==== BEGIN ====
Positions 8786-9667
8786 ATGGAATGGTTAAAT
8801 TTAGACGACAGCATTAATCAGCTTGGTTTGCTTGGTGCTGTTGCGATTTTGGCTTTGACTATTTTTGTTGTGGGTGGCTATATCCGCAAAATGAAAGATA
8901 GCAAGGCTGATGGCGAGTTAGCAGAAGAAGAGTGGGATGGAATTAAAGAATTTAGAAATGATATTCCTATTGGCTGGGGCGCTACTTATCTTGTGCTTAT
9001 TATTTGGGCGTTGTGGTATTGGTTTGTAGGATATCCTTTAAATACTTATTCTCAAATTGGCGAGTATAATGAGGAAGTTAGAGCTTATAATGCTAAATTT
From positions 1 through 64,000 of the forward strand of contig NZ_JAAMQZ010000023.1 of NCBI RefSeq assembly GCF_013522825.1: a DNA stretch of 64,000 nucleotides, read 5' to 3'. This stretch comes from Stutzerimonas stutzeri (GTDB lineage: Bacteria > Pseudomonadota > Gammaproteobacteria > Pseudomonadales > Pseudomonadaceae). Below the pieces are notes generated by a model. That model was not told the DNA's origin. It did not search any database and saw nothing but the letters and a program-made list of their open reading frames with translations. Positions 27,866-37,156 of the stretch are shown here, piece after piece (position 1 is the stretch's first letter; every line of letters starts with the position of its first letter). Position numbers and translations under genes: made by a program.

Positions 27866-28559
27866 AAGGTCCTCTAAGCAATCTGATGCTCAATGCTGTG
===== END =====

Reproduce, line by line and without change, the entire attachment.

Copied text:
Positions 8786-9667
8786 ATGGAATGGTTAAAT
8801 TTAGACGACAGCATTAATCAGCTTGGTTTGCTTGGTGCTGTTGCGATTTTGGCTTTGACTATTTTTGTTGTGGGTGGCTATATCCGCAAAATGAAAGATA
8901 GCAAGGCTGATGGCGAGTTAGCAGAAGAAGAGTGGGATGGAATTAAAGAATTTAGAAATGATATTCCTATTGGCTGGGGCGCTACTTATCTTGTGCTTAT
9001 TATTTGGGCGTTGTGGTATTGGTTTGTAGGATATCCTTTAAATACTTATTCTCAAATTGGCGAGTATAATGAGGAAGTTAGAGCTTATAATGCTAAATTT
From positions 1 through 64,000 of the forward strand of contig NZ_JAAMQZ010000023.1 of NCBI RefSeq assembly GCF_013522825.1: a DNA stretch of 64,000 nucleotides, read 5' to 3'. This stretch comes from Stutzerimonas stutzeri (GTDB lineage: Bacteria > Pseudomonadota > Gammaproteobacteria > Pseudomonadales > Pseudomonadaceae). Below the pieces are notes generated by a model. That model was not told the DNA's origin. It did not search any database and saw nothing but the letters and a program-made list of their open reading frames with translations. Positions 27,866-37,156 of the stretch are shown here, piece after piece (position 1 is the stretch's first letter; every line of letters starts with the position of its first letter). Position numbers and translations under genes: made by a program.

Positions 27866-28559
27866 AAGGTCCTCTAAGCAATCTGATGCTCAATGCTGTG